DOOM – ‘Unexpected Guests’
November 30, 2009 § Leave a comment
Published: The Vine, November 29. 2009.
Despite his profuse two-decade-long recording career, Daniel Dumile (aka DOOM) has spent plenty of time in the creative wilderness. Between his early ’90s work with New York trio KMD as Zevlove X – including 1994’s notorious Black Bastards, which was pulled from most record stores soon after release – his 1999 debut as MF Doom Operation Doomsday, his definitive 2004 Madvillain collab with LA beat king Madlib and this year’s noise-skittled, positively bonkers Bukowski elegy Born Like This, the metal-masked couplet-crusher has spent ample time out of sight and out of mind.
New compile Unexpected Guests plots a clutch of DOOM’s guest appearances, re-workings, productions and collaborations from his relatively quiet times; many of which were in the four years between 2005’s Danger Doom project and Born Like This. It’s a telling concept, especially considering just how many verses such a master of MCing idiosyncrasies spits on non-DOOM projects. Indeed, while hardcore fans have probably come across this material in one form or another, a project like Unexpected Guests gives some kind of narrative to DOOM’s creative trajectory throughout otherwise quiet times.
There are any number of highlights here. Dumile’s all over the spiralling hook of ‘Rock Co. Kane Flow’ – his guest spot on De La Soul’s 2004 Grind Date – eating “rappers like part of a complete breakfast / whose rhymes aren’t worth weight of their cheap necklaces”, where ‘Sniper Elite’, from the never-to-be DillaDOOM project, has him spitting verbiage over the spacious guitar line and rocketing snare of a vintage Dilla hook. ‘?’, meanwhile, sees DOOM and Kurious trading razor-sharp verses atop a shimmering disco-funk chop.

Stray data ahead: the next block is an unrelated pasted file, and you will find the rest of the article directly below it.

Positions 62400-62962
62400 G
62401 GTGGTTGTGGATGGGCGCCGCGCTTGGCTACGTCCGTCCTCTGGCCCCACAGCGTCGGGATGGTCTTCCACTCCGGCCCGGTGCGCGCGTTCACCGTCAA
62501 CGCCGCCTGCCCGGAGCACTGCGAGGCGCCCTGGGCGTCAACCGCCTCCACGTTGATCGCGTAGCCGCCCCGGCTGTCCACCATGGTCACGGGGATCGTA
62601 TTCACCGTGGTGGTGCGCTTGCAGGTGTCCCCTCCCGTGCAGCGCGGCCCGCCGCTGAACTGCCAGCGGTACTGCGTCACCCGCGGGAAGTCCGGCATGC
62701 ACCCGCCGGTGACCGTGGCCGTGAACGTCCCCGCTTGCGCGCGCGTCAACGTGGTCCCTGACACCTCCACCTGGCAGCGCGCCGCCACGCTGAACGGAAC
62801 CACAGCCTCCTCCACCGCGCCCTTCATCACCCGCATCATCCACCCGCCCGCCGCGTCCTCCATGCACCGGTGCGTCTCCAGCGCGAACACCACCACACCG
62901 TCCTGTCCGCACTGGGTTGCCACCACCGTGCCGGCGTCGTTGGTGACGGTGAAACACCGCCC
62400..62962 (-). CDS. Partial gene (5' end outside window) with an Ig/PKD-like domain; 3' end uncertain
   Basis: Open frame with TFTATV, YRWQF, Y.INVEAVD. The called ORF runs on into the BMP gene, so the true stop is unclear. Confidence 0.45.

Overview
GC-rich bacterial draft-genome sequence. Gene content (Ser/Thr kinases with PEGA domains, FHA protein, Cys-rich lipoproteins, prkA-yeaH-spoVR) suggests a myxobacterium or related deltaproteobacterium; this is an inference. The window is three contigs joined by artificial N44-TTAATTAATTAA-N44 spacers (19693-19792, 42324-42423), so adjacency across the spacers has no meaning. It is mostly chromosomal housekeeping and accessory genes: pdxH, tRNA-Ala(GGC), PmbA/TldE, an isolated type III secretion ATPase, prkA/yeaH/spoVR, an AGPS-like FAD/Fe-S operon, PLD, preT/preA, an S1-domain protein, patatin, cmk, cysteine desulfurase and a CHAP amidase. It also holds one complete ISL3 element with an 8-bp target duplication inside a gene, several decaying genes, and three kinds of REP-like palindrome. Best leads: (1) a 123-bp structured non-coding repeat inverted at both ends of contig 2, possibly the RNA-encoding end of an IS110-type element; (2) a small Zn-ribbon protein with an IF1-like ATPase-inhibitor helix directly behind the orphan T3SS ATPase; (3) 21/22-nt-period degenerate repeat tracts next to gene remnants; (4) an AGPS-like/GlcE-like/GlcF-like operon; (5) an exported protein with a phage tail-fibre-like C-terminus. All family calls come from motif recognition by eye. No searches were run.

It’s not all play; there is a hardness to the collection. Cuts like ‘All Outta Ale’ have the master villain at his brooding, booze-swilling best, replete with a lurking, bass-led dirge. ‘Bells of DOOM’ is a killer, with Dumile stringing a stomping beat and horn line through a diffuse field of church bells.
But while there are some great moments, Unexpected Guests tends to lack the kind of depth that Dumile owes both himself and his fans. We all know the swashbuckling super villain who can pull off such blips of rhyming peculiarity as “pure diamond” and “torn hymen”, “poor timin’” and “Paul Simon tourin’, I’m in”, but what makes DOOM such a master is his ability to drop vivid personal and political detail amongst the outward flippancy. Who can forget his vivid, blood-spattered renderings of a crooked legal system on ‘Absolutely’ or post-apocalyptic vistas on ‘Cellz’? And that’s just going back Born Like This. Listen to Madvillainy and you’ll witness an eccentric rap storyteller of the highest order.
As such, Unexpected Guests ends up occupying something of an uncomfortable middle ground. No doubt, it’ll give fans and fresh faces a good tickle. The problem is that it will only give them half the story.
DOOM may be in-demand for his madcap guest verses, but his best material resonates for its meticulous, slow-burn detail and mastery of the craft.